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Head Trainer:
Nathan Lucero

Days Lost:

Dollars Lost:
$7.7 million

Injury Cost:
$9.4 million

Positive. Nathan Lucero has his work cut out for him in his first year on the job. Under Dave Labossiere, who retired at the end of last season, the Astros have been one of the healthiest clubs in baseball in recent years. This is Lucero’s 17th year with the organization, so he should have plenty of insight into what’s worked in the past. One thing they do well is to get players back on time; most of the key members of this team that have hit the DL in recent seasons have come back quickly and have been effective. With many of their best players coming into their early-to-mid thirties, Lucero’s biggest challenge may be to find new ways to keep guys with relatively good track records on that same path as they hit the second halves of their careers.

The Shape of the Season:


The Big Question:
Robert Henslee, Sports Director at Sports Radio 610 in Houston asks, “Are the Astros crazy to rely on Mike Hampton to be a regular part of the starting rotation in 2009?”

In a word: Yes. Hampton is a walking medical experiment who recently added an irregular heartbeat to his long list of problems. You’ll remember he was on track to finally be a part of the Braves‘ rotation at this time last year, but he couldn’t even stay healthy long enough to get through spring training, so we’ve heard this song and dance before. He at least has the satisfaction of making it back onto a major league mound after not pitching since 2005, but to expect anything more than he gave the Braves last year may be expecting far too much. Factor in Brandon Backe‘s recent setback, and there are some huge questions regarding the Houston rotation. With retread names like Russ Ortiz, Jose Capellan, and Fernando Nieve next in line for starting slots, it just makes it seem that much crazier that the Astros are relying on Hampton. To end on a high note though, here’s one cool stat: Hampton started at least one game for six different teams during his return to “health” last year. At least he’ll have plenty of material for the memorabilia shows in his future.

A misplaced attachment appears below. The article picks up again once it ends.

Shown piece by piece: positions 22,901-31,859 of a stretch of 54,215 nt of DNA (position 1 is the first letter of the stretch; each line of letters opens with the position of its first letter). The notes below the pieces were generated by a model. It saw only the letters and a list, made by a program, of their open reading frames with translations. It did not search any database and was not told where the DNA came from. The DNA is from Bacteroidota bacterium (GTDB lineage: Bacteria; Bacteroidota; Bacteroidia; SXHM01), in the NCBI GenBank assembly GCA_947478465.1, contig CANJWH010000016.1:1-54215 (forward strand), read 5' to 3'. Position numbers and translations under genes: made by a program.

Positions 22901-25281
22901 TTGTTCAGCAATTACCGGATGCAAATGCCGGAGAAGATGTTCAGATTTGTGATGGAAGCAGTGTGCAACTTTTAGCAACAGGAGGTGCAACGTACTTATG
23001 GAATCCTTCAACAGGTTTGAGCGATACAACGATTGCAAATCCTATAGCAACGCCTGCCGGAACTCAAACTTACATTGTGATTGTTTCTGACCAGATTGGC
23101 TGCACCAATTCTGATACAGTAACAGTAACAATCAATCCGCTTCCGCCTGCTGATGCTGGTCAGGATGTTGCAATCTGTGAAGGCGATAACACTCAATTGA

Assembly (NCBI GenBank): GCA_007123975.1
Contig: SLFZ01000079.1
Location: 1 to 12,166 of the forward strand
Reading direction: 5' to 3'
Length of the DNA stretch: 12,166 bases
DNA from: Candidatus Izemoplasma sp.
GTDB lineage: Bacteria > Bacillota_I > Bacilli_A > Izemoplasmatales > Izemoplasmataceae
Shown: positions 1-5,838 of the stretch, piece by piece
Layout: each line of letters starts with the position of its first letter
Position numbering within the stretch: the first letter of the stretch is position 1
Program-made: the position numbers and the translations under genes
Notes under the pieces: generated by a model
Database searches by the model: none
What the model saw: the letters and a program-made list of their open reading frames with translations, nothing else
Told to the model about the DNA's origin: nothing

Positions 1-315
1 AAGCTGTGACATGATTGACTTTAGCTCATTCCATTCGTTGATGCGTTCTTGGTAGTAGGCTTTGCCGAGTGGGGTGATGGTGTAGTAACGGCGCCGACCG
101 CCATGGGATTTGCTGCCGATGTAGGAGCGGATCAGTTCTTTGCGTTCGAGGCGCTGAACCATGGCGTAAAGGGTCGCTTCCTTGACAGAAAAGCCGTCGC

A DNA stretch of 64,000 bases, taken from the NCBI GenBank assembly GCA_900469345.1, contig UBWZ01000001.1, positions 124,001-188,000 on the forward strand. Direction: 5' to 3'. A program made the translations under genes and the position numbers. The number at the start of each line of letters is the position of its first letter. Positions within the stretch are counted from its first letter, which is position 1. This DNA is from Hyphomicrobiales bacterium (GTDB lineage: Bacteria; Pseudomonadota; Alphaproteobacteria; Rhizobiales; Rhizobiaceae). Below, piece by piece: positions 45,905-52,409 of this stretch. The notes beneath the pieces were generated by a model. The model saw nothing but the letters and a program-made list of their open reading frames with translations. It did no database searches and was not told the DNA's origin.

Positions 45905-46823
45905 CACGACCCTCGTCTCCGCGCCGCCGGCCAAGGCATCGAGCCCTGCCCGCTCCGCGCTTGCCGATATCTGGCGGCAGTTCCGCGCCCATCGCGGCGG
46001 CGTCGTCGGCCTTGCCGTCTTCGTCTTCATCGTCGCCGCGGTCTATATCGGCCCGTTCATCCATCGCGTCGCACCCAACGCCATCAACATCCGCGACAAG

Fantasy Tip:
One thing I like about the Astros is that you know what you’re getting with Lance Berkman, Carlos Lee, and, to a lesser extent, Roy Oswalt. None of them are big health risks, and they always produce. If you play in leagues that factor in OBP or penalize for strikeouts, Berkman and Lee are even more valuable (look at Lee’s incredible K:BB ratio in recent years). I also really like Jose Valverde; he’s led the NL in saves two years running, he piles up strikeouts, and he stays healthy. I know he can be prone to the long-ball, but take away two meltdowns, and his numbers look much better. Valverde allowed a run in just three of his 34 appearances over the final three months of the season. I’m not paying top dollar, but he is at the top of my second tier.

2B Kazuo Matsui:
Red light The oft-injured Matsui outdid himself in ’08 when an anal fissure forced him to the DL to begin the season. Toilet humor aside, it was just another injury to add to the lengthy list of those that have plagued the 33-year-old during his major league career. More back and leg issues forced him to the DL twice during the season, and, unfortunately, almost all of his value is in his legs. Generally, as those go, so goes Matsui. Back, hamstring, and groin injuries all tend to linger as a player get older, so it’s hard to envision Matsui staying off of the DL in ’09.

C J.R. Towles:
Red light Remember a year ago, when people were debating whether Towles or Geovany Soto would be the young breakout catcher of ’08? Hopefully you were on the Soto side of that debate. Right now it’s a no-win situation for Towles; the system looks at his dismal production in ’08 (his first pro season of more than 100 games) and sees a player who can’t hold up as an everyday backstop, yet even if he could, he hasn’t shown that he can be productive long enough to prove it.

PH Darin Erstad:
Red light Erstad’s a likable guy who was fun to watch once upon a time with the Angles, but to borrow a word from Saturday Night Live’s Seth Myers, “Really!?” Really, Erstad is still here? Really!? He’s 34 years old, has a long history of injuries, and he just isn’t very good anymore. It’s hard to imagine there aren’t better options out there for the Astros, and they may need to find one in ’09, as Erstad’s next injury could be his last.

SP Mike Hampton:
Red light See today’s Big Question.